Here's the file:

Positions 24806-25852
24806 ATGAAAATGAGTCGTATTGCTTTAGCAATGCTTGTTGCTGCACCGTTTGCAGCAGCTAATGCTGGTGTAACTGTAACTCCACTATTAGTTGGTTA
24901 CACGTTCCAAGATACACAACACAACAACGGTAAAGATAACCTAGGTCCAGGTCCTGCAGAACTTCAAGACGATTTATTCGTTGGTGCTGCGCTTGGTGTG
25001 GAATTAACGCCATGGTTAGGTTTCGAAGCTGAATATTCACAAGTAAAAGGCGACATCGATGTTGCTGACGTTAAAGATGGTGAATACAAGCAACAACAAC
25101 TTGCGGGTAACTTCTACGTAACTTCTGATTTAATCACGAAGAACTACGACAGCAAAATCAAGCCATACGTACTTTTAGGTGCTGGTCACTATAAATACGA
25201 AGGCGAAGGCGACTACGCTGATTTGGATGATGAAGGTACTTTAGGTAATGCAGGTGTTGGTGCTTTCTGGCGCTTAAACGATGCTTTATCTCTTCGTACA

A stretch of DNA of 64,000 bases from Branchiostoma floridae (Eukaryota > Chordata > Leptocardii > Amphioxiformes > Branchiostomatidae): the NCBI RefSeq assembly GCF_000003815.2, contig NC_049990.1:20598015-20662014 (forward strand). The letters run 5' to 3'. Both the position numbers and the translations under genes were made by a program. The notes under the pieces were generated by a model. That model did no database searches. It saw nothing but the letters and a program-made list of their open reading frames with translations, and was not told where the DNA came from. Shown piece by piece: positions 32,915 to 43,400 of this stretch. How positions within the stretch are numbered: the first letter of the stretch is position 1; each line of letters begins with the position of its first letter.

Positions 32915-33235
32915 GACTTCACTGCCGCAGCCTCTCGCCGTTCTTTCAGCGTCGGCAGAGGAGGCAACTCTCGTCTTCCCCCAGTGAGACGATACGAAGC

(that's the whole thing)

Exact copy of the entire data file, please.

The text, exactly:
Positions 24806-25852
24806 ATGAAAATGAGTCGTATTGCTTTAGCAATGCTTGTTGCTGCACCGTTTGCAGCAGCTAATGCTGGTGTAACTGTAACTCCACTATTAGTTGGTTA
24901 CACGTTCCAAGATACACAACACAACAACGGTAAAGATAACCTAGGTCCAGGTCCTGCAGAACTTCAAGACGATTTATTCGTTGGTGCTGCGCTTGGTGTG
25001 GAATTAACGCCATGGTTAGGTTTCGAAGCTGAATATTCACAAGTAAAAGGCGACATCGATGTTGCTGACGTTAAAGATGGTGAATACAAGCAACAACAAC
25101 TTGCGGGTAACTTCTACGTAACTTCTGATTTAATCACGAAGAACTACGACAGCAAAATCAAGCCATACGTACTTTTAGGTGCTGGTCACTATAAATACGA
25201 AGGCGAAGGCGACTACGCTGATTTGGATGATGAAGGTACTTTAGGTAATGCAGGTGTTGGTGCTTTCTGGCGCTTAAACGATGCTTTATCTCTTCGTACA

A stretch of DNA of 64,000 bases from Branchiostoma floridae (Eukaryota > Chordata > Leptocardii > Amphioxiformes > Branchiostomatidae): the NCBI RefSeq assembly GCF_000003815.2, contig NC_049990.1:20598015-20662014 (forward strand). The letters run 5' to 3'. Both the position numbers and the translations under genes were made by a program. The notes under the pieces were generated by a model. That model did no database searches. It saw nothing but the letters and a program-made list of their open reading frames with translations, and was not told where the DNA came from. Shown piece by piece: positions 32,915 to 43,400 of this stretch. How positions within the stretch are numbered: the first letter of the stretch is position 1; each line of letters begins with the position of its first letter.

Positions 32915-33235
32915 GACTTCACTGCCGCAGCCTCTCGCCGTTCTTTCAGCGTCGGCAGAGGAGGCAACTCTCGTCTTCCCCCAGTGAGACGATACGAAGC